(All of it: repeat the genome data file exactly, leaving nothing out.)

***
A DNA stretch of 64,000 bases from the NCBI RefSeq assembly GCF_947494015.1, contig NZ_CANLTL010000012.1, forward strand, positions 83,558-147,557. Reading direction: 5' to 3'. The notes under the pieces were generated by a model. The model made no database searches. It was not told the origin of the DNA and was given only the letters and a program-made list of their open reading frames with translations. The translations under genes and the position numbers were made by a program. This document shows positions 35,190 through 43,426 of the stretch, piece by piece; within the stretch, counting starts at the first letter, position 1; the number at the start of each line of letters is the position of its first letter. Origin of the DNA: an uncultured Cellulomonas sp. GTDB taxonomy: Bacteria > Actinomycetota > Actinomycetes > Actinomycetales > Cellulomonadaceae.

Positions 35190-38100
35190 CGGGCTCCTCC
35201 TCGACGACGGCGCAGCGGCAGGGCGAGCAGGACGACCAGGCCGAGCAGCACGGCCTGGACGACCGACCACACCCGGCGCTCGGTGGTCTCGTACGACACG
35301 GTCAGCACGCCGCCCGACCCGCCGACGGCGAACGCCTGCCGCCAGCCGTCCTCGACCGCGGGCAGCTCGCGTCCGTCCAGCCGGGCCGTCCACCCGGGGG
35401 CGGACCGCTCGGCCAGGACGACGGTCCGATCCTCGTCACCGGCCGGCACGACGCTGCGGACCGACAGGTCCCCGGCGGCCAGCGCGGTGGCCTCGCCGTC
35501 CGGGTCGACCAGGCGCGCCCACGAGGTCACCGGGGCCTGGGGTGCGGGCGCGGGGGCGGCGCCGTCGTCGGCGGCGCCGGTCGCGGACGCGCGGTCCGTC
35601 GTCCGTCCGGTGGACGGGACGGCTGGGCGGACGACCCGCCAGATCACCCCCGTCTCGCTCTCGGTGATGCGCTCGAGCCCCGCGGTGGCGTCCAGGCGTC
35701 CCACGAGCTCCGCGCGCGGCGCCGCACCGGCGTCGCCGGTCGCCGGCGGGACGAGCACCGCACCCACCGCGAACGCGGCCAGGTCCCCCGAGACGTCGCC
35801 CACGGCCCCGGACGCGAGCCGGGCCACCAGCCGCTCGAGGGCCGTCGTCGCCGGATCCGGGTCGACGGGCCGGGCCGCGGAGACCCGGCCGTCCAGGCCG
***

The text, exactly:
A DNA stretch of 64,000 bases from the NCBI RefSeq assembly GCF_947494015.1, contig NZ_CANLTL010000012.1, forward strand, positions 83,558-147,557. Reading direction: 5' to 3'. The notes under the pieces were generated by a model. The model made no database searches. It was not told the origin of the DNA and was given only the letters and a program-made list of their open reading frames with translations. The translations under genes and the position numbers were made by a program. This document shows positions 35,190 through 43,426 of the stretch, piece by piece; within the stretch, counting starts at the first letter, position 1; the number at the start of each line of letters is the position of its first letter. Origin of the DNA: an uncultured Cellulomonas sp. GTDB taxonomy: Bacteria > Actinomycetota > Actinomycetes > Actinomycetales > Cellulomonadaceae.

Positions 35190-38100
35190 CGGGCTCCTCC
35201 TCGACGACGGCGCAGCGGCAGGGCGAGCAGGACGACCAGGCCGAGCAGCACGGCCTGGACGACCGACCACACCCGGCGCTCGGTGGTCTCGTACGACACG
35301 GTCAGCACGCCGCCCGACCCGCCGACGGCGAACGCCTGCCGCCAGCCGTCCTCGACCGCGGGCAGCTCGCGTCCGTCCAGCCGGGCCGTCCACCCGGGGG
35401 CGGACCGCTCGGCCAGGACGACGGTCCGATCCTCGTCACCGGCCGGCACGACGCTGCGGACCGACAGGTCCCCGGCGGCCAGCGCGGTGGCCTCGCCGTC
35501 CGGGTCGACCAGGCGCGCCCACGAGGTCACCGGGGCCTGGGGTGCGGGCGCGGGGGCGGCGCCGTCGTCGGCGGCGCCGGTCGCGGACGCGCGGTCCGTC
35601 GTCCGTCCGGTGGACGGGACGGCTGGGCGGACGACCCGCCAGATCACCCCCGTCTCGCTCTCGGTGATGCGCTCGAGCCCCGCGGTGGCGTCCAGGCGTC
35701 CCACGAGCTCCGCGCGCGGCGCCGCACCGGCGTCGCCGGTCGCCGGCGGGACGAGCACCGCACCCACCGCGAACGCGGCCAGGTCCCCCGAGACGTCGCC
35801 CACGGCCCCGGACGCGAGCCGGGCCACCAGCCGCTCGAGGGCCGTCGTCGCCGGATCCGGGTCGACGGGCCGGGCCGCGGAGACCCGGCCGTCCAGGCCG